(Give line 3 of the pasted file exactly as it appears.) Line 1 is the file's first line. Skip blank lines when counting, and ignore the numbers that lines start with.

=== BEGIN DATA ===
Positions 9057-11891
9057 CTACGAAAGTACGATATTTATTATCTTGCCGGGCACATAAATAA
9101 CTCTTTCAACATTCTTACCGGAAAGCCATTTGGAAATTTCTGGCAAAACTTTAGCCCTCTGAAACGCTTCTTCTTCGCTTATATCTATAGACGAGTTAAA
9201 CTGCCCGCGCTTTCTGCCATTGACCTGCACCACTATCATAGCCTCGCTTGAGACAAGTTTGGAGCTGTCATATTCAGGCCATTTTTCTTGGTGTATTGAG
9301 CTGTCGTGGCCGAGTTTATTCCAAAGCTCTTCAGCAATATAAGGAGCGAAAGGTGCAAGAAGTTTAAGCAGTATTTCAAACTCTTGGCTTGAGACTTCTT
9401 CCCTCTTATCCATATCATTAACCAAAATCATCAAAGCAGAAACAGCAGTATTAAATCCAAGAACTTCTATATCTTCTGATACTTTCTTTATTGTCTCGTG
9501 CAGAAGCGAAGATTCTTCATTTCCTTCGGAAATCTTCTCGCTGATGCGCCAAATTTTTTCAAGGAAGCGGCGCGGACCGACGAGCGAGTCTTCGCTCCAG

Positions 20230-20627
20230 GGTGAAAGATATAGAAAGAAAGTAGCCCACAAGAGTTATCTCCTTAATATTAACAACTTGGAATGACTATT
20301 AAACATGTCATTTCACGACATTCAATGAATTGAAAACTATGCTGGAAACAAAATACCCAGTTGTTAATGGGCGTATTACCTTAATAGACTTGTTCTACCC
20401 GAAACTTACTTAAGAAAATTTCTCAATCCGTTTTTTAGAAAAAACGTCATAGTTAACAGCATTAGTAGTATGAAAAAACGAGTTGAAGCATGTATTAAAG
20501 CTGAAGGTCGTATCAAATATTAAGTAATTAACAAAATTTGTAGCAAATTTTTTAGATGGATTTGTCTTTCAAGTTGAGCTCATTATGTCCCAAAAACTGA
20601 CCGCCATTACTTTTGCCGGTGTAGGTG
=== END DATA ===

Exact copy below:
9101 CTCTTTCAACATTCTTACCGGAAAGCCATTTGGAAATTTCTGGCAAAACTTTAGCCCTCTGAAACGCTTCTTCTTCGCTTATATCTATAGACGAGTTAAA